December 21, 2015
Riding on the Boogie Woogie of Life
At 27, Danish keyboardist-composer Jeppe Zeeberg has chops to spare. But listening to Riding on the Boogie Woogie of Life may cause some to wonder, like the old Wendy’s slogan: “Where’s the Beef?”
Having set up a unique configuration on eight tracks playing piano, spinet, organ and synthesizer, backed by the dual basses of Casper Nyvang Rask and Adam Pultz Melbye and two percussionists, Håkon Berre and Rune Lohse, Zeeberg obviously knows how to program an exciting LP. But like the medium on which it’s pressed, the showy tunes often suggest that they’re close cousins to prefabrication instrumental pop of the 1950s and 1960s. In fact, some of the percussion and keyboard textures echo smash and vibrate enough that they could be the aural equivalents of the luminescent hues that characterized comic books of the era. This concept become particularly egregious when surveying the clumping drum beats that follow the clanging spinet introduction to “Die Wahrheit” or the turgidly magniloquent drumming on “In Medias Res” that suggests it could be designed to demonstrate a stereo’s range rather than logically extent the narrative. Added to that are tracks such as the introductory “A Machine You Should Have Patented”, where the cumulative textures don’t sound as much arranged as panned – more studio creations that lock into place as various whooshing strings and choke-a-block smacks promote the infinite possibilities of these instruments. Is this LP a future Audio Fidelity-like collector’s item?
Working up to firing all pistons, Zeeberg and company can move away from outlandish and eccentrically tones that touch on exotica to present a credible program of compelling sounds. But these are sounds that move but don’t swing. Awash with strings pulsating with banshee-like cries and platinum-hard drum beats, the obtuse simplicity of themes such as “Christmas in Brown and Grey” are hidden. In the same way, Zeeberg’s piano pressure is such that it’s reminiscent of Dave Brubeck’s bombast rather than Cecil Taylor’s dynamics. He fares better with the romantically tinged tone poem that is “Still Life without Flowers”. Here, mercurial theme variations again stress expertise over empathy.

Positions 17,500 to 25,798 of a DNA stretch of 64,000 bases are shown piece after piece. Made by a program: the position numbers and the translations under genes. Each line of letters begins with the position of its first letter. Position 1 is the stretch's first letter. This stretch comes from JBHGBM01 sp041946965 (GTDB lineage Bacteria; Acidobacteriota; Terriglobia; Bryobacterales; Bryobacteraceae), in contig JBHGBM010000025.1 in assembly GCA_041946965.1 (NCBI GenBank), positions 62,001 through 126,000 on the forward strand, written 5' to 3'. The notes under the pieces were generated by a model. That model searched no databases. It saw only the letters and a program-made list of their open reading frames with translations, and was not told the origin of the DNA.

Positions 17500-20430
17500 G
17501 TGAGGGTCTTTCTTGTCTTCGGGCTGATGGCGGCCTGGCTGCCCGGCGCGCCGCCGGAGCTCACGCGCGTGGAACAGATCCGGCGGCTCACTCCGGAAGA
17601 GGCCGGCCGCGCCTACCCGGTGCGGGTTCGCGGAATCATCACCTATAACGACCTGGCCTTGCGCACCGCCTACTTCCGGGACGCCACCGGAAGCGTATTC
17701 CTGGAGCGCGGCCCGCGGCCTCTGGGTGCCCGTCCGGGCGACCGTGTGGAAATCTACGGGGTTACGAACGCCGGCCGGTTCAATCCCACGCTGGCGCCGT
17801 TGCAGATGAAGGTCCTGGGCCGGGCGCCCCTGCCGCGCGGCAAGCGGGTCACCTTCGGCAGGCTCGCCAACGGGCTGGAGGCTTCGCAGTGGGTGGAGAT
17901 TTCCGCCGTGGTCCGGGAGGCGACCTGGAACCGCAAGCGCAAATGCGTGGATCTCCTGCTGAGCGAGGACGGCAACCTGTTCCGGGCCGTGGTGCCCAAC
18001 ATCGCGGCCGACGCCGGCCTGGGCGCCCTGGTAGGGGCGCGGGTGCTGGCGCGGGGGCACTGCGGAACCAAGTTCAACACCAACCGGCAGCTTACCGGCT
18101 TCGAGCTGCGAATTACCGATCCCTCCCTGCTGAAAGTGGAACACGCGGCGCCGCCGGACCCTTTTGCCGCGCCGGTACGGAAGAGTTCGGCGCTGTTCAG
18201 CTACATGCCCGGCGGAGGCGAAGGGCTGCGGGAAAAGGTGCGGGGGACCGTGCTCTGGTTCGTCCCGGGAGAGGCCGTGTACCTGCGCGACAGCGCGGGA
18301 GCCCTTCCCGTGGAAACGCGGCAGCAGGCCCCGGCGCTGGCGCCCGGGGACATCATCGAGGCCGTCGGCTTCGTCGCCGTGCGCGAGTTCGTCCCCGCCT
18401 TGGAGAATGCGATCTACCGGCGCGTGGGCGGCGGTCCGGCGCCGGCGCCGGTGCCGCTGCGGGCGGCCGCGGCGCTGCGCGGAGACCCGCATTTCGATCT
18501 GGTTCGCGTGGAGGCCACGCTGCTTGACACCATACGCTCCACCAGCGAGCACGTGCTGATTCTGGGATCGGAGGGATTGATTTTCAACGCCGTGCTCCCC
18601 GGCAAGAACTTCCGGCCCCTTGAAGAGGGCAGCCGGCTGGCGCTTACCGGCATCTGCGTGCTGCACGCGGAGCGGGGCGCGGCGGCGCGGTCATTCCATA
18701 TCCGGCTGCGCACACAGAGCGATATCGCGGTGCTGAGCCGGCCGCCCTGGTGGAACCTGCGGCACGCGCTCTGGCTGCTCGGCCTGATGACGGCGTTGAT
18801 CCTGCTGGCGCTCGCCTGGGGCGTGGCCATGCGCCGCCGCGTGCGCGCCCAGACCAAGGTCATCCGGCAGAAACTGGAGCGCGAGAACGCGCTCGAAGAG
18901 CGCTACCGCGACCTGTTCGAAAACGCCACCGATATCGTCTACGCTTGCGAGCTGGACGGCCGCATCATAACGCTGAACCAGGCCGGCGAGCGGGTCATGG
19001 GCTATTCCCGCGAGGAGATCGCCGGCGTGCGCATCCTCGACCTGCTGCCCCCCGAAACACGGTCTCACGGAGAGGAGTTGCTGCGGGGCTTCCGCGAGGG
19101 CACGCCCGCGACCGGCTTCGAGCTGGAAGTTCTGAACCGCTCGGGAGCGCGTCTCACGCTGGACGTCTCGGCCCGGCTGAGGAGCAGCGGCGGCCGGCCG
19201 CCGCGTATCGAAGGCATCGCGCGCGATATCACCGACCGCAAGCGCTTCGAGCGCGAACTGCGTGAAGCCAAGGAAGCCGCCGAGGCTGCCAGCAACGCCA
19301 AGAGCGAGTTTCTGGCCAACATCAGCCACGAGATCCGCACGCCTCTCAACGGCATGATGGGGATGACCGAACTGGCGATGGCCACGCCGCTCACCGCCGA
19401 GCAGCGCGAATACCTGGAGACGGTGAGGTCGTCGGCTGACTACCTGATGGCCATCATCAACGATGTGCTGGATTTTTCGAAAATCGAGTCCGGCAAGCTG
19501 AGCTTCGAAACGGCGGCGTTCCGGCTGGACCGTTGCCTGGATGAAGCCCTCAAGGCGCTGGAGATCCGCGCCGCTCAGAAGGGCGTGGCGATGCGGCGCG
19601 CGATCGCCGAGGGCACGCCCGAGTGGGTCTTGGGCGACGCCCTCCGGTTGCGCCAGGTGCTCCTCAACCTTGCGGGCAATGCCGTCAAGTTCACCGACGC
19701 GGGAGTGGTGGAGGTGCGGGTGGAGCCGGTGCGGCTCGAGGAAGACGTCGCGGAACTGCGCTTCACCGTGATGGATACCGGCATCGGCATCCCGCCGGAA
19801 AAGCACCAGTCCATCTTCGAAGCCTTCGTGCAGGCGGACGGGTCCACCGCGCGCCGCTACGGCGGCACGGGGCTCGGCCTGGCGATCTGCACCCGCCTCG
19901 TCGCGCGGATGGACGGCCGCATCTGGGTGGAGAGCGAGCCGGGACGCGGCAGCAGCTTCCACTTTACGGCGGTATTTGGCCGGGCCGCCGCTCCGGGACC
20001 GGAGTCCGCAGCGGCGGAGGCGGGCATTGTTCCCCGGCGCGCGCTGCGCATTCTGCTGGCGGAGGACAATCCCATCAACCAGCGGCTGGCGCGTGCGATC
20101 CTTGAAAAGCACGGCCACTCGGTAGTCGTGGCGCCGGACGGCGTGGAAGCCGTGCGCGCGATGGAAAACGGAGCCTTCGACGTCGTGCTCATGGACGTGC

Still, the pianist is inordinately skilled as he demonstrates on the two run-throughs of the title song. Slyly titled after Earl Hines' “Boogie Woogie on St. Louis Blues”, like a veteran personal trainer, Zeeberg knows how to build up the tension to almost unbearable levels then let the dynamics subside. Especially effective is when he interpolates variations of Monk’s “Played Twice” with one hand, while expanding the initial theme with the other. Cross-handed, syncopated and flashy, like an astronaut exploring the moon’s surface, he ranges all over the keyboard. Yet there may be a little too much surface in his interpretation rather than emotional tone experiments.
Overall the disc is a great showcase for Zeeberg’s talents and ability to create rhythmically adhered party-style music. It’s likely however that becoming a Danish Ramsey Lewis isn’t the keyboardist’s ambition. Perhaps next time out his playing and composing will challenge himself and the listener more profoundly.
Track Listing: 1. A Machine You Should Have Patented 2. Die Wahrheit 3. Still Life with Flowers 4. Riding On the Boogie Woogie of Life (Part I) 5. Still Life without Flowers 6. In Medias Res 7. Christmas in Brown and Grey 8. Riding on the Boogie Woogie of Life (Part II)
Personnel: Jeppe Zeeberg (piano, spinet, organ and synthesizer); Casper Nyvang Rask and Adam Pultz Melbye (bass); Håkon Berre and Rune Lohse (drums and percussion)